Sometimes there is a better way Blog | Blog | Feedstuffs FoodLink

I often have people tell me that I will never understand what it is like to work for something because I am an only child and our Ranch has been passed down through the family. Instead of punching these people in the throat (I am a firm believer that stupid should hurt sometimes), I try and explain to them that if indeed it was that simple, there would probably be a lot more generational ranches around.

Until you have the experience of transitioning a ranch to the next generation it can be hard to understand what a complicated and delicate process it can be. I’ve been through the process once and would like to think that I have learned from the experience. I’m trying to urge some of my ranching friends that are new to the industry, to plan ahead. Also, I’m honestly trying to get them to stop sayings things like “I don’t understand” to me, because it is hurtful and not conducive to healthy communication, something the beef industry firmly needs.

With that being said, my latest column for Feedstuffs….

Click on this picture and it will take you to my column…..

5 Comments

Filed under Ag, Feedstuffs Foodlink, Media, Ranch life, Rants, Uncategorized

5 responses to “Sometimes there is a better way Blog | Blog | Feedstuffs FoodLink

  1. “never understand what it’s like to work for something”… Are you serious? So what, if it’s in your family and it becomes yours, you don’t have to work? You get to sit down and put your feet up and it “magically” looks after itself? Or maybe all the bills, the long hours, the hard work, the financing and the logistics don’t apply or exist any more because “family farms” have magical leprechauns living there that get rid of all that! Maybe working your ass off to keep something that’s been in your family for so long, is a HELL of a lot scarier then working to keep something you just got, after all, you have the very history of the land and your family name to lose. That’s pressure. I think if you were a multi millionaire and could afford people to do the work and accounting for you and you showed a general disinterest in your land, that would be a different story. However for someone who is hard working, passionate about what they do and passionate about how the public see what really goes on, saying “you don’t understand” is a kick in the proverbial “balls” (it REALLY hurts). When someone makes that claim, they aren’t showing that they are more hardworking, or have more on the line then you, they are showing how little understanding they have and how foolish they really are, and lets face it, Foolish people who don’t understand things are more than likely to fail at what they try to achieve.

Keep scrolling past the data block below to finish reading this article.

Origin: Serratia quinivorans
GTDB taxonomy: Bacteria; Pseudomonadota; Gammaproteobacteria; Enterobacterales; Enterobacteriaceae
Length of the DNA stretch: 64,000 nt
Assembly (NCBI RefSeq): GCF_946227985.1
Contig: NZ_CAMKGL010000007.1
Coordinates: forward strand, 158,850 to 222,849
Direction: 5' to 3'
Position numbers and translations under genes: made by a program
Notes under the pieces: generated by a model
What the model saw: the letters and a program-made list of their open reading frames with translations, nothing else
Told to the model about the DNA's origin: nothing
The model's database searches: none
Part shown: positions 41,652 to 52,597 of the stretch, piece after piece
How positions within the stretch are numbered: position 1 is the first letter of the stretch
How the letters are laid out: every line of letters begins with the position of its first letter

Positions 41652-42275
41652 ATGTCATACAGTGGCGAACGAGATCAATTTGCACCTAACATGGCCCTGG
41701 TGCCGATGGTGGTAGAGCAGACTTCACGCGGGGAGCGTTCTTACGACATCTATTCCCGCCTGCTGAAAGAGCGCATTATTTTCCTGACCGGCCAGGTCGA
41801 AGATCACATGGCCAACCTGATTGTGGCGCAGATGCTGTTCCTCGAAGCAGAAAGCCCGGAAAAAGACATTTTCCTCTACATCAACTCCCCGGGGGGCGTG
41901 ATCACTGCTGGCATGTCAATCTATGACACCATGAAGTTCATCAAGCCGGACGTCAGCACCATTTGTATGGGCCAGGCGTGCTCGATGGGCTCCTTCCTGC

• Oh Ian, I knew you would understand. A part of me knows I will never be able to make these people understand what I am trying to say, but it sure makes for good writing material! I see a lot of room for improvement in the ag industry, and I think the first step is being able to talk about our issues.

      • Well I am shocked that people could say something like that, it shows how little regard they have. I’m also glad I made the point, used the terms “Leprechaun” and “Magical” without saying “Magically Delicious…”. ?:OP

        I’m not trying to “dis” people who don’t have a family farm in what I’m saying either. I certainly don’t think they have it easy or can’t lose everything. I just wish the industry could work together rather then keep drawing divisions between them. In a consumer driven industry that’s being lied to and manipulated by various factions (animal rights, media etc), the only way to survive is for everyone to band together, not drive each other further apart.

  2. I couldn’t have said it better myself!

  3. Pingback: Adult 4-H: Pig Pen Fix-Up Day | The Beef Jar

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